Between droughts, super storms and wildfires, it’s easy to overlook some of the smaller, more subtle effects of climate change. As the planet warms, populations of plants and animals shift, adjusting their territories to deal with new conditions. A paper published last year in Nature Climate Change reported on the movement of southern butterfly species in the US. Many are packing up and moving north, establishing themselves in new sites. Subtropical and warm climate butterflies have shown the greatest movement. While southern pollinators are traveling towards states like Massachusetts, more than 75 percent of northern species have shown a decline in population, with those that overwinter eggs and larvae showing the fastest reduction in numbers. This is most likely due to the presence of drought and lack of snow cover resulting from global warming.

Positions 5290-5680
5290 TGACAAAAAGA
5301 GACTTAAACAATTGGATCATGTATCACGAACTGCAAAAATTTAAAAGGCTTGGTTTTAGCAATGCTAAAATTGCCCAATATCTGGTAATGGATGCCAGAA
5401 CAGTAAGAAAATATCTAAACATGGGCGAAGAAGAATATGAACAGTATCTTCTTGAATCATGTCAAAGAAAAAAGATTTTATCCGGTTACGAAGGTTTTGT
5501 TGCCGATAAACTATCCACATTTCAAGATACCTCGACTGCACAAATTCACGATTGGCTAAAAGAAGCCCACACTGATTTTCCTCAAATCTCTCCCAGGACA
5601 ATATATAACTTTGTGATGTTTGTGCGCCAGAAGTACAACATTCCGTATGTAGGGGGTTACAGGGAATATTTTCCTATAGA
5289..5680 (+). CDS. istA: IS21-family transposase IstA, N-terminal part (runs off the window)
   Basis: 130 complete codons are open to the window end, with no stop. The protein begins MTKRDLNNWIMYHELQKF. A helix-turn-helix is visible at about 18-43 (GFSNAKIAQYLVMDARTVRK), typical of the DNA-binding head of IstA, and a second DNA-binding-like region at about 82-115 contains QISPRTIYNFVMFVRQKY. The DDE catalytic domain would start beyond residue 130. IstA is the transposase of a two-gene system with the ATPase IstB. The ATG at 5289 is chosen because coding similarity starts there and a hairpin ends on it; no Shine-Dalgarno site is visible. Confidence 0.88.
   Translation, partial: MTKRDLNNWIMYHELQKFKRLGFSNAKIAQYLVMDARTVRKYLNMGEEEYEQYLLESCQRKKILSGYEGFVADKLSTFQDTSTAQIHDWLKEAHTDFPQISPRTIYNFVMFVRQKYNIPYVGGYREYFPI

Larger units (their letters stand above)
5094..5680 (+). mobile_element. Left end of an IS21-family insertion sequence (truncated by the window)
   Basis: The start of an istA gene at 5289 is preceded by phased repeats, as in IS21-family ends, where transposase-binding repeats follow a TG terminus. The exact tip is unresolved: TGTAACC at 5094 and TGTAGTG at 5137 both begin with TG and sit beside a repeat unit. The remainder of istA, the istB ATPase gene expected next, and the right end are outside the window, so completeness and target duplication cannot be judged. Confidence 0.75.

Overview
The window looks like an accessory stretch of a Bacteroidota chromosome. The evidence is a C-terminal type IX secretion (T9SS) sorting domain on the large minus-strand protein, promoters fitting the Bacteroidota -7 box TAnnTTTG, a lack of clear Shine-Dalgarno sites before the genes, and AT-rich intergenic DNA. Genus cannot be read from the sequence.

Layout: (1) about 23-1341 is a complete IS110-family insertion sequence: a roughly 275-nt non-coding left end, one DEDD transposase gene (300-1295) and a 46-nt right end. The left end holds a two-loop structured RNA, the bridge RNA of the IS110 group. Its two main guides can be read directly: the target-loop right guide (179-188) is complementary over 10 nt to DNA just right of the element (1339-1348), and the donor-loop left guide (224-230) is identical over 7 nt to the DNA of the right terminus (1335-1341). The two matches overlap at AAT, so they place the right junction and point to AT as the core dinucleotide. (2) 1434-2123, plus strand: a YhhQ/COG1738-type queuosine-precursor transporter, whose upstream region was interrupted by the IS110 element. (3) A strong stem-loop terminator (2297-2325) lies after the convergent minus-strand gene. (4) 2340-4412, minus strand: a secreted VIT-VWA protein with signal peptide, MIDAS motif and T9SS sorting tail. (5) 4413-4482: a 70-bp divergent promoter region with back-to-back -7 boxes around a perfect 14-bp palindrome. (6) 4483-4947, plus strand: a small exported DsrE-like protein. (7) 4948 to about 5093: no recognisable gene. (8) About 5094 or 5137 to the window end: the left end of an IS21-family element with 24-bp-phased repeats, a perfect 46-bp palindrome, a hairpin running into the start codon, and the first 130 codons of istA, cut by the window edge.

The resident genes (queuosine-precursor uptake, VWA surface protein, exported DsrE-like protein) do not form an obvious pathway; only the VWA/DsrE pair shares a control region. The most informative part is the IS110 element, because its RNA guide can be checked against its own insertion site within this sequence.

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As lead author of the study Greg Breed explains, climate seems to be a greater change-agent than habitat loss. While it is still critical to protect the places where these butterflies live, it may not mitigate the overall effects of warming. For example, in Massachusetts the frosted elfin, a species that once needed protection from the state, has increased its numbers 1,000 percent since 1992. At the same time, common summer butterflies like the atlantis and aphrodite fritillary have decreased by 90 percent.

“Conservation agencies should not use our results to infer that all southern species are safe nor that all northern species are doomed to extinction. However, understanding mechanisms of population decline could improve management practices and limit potentially costly efforts that will have little influence on species conservation.” noted the paper.

Much of the information was gathered by citizen scientists at the Massachusetts Butterfly Club over the last 19 years. Over the course of 20,000 expeditions throughout the state, backyard biologists have been adding to national research documenting butterfly movement, “escalator effects,” breeding, and urban roadblocks. As the heat rises, butterflies are becoming harbingers of major changes to come.

Via Mother Jones

Images via Wikicommons users Ram-Man and Ruhrfisch